Who are you and what is your role at Vetter?
My name is Mathias Benter and I’ve been at Vetter for 17 years now and I actually work as team manager in Production. I say “actually” because for the past ten years I’ve also held a voluntary position: I am a representative for persons with disabilities and since July 2023 I am able to dedicate part of my working hours to this honorary office (similar to a Works Council chairman).
How did this change come about?
The reason behind my decision is very personal. I am a cancer survivor, and, after my recovery, I realized that I wanted to help people with disabilities on a more impactful level. I’m very happy that I’ve been able to do this at Vetter for a decade now.
You are responsible for a very specific aspect of diversity. What are your responsibilities?
Generally speaking, I am the contact person for all questions, problems and requests that arise from employment relationships involving people with disabilities or serious illnesses.
See opportunities when you meet people.
Mathias Benter, representative for persons with disabilities
We are talking about inclusion. What is your impression about how this is evolving?
Very positively. Society, and by extension companies, is changing its way of thinking. I'll give you an example: People with Asperger’s syndrome work at Vetter. Behind it lies an autism spectrum disorder. Those affected have difficulty managing social relationships. They require specific working conditions, and once these are fulfilled, they perform just like everybody else. A type of coaching, provided by managers and myself, often helps.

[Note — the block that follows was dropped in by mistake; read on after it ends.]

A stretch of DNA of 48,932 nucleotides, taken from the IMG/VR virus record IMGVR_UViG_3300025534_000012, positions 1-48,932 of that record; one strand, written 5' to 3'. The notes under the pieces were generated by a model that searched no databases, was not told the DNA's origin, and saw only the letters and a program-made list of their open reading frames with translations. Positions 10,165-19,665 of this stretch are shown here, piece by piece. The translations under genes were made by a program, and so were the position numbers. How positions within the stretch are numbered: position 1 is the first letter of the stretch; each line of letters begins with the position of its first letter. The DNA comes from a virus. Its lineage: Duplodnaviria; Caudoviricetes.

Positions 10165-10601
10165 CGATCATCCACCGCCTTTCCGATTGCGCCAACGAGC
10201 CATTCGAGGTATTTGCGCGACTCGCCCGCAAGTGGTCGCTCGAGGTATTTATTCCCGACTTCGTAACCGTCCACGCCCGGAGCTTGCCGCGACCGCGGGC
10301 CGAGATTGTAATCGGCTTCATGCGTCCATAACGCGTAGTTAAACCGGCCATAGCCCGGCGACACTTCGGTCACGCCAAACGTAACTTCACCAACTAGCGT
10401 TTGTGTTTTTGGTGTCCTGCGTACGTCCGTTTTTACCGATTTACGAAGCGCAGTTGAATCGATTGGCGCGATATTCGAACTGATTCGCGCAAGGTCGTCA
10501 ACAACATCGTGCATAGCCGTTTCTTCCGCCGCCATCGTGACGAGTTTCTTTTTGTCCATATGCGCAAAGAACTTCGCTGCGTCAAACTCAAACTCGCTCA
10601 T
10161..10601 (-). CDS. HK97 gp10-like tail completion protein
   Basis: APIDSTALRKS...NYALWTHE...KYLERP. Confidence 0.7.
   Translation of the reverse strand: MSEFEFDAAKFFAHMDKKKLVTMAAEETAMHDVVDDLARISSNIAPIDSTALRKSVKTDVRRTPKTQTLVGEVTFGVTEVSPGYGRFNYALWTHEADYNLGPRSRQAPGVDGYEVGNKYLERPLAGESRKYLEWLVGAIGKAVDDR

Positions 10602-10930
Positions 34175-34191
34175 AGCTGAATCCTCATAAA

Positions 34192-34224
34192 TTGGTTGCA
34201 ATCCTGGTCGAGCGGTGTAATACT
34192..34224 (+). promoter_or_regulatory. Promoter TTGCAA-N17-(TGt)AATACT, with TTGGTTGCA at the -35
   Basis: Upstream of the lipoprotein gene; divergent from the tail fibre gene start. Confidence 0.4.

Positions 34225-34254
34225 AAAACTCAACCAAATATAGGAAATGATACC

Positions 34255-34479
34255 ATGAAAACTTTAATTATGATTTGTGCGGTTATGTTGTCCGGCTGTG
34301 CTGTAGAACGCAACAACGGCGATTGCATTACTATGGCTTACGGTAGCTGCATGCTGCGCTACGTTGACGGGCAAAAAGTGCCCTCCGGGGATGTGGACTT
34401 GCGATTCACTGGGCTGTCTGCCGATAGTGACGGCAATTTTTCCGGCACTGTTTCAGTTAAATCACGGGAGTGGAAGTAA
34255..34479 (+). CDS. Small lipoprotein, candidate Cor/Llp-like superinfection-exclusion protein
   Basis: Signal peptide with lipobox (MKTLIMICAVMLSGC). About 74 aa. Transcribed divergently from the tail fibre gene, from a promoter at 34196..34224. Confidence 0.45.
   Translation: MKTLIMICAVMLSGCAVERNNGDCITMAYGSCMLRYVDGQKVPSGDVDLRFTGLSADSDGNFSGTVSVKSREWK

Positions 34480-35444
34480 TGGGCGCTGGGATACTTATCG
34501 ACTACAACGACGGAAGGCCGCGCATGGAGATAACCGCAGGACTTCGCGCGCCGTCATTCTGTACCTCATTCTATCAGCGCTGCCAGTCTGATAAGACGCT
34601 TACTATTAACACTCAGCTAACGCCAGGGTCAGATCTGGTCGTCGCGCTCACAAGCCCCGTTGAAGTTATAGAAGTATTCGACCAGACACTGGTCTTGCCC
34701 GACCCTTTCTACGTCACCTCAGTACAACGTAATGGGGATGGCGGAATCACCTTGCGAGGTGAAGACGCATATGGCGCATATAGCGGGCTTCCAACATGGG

Has a particular “diversity moment” stood out to you?
One happens every now and again actually. Every time I see how successfully someone with a disability is integrated and every time I feel the gratitude that comes with it, it’s a deeply satisfying feeling. It’s unique every time. Currently, Vetter employs 165 persons with disabilities, and they are 165 unique success stories. This is especially noticeable during rehabilitation, particularly when it comes to reintegration.
What suggestions do you have for making diversity a success?
A good starting point would be to see opportunities when you meet people. Despite possible limitations, which most of the time turn out to be manageable challenges. To think without prejudices. People with disabilities are also highly capable.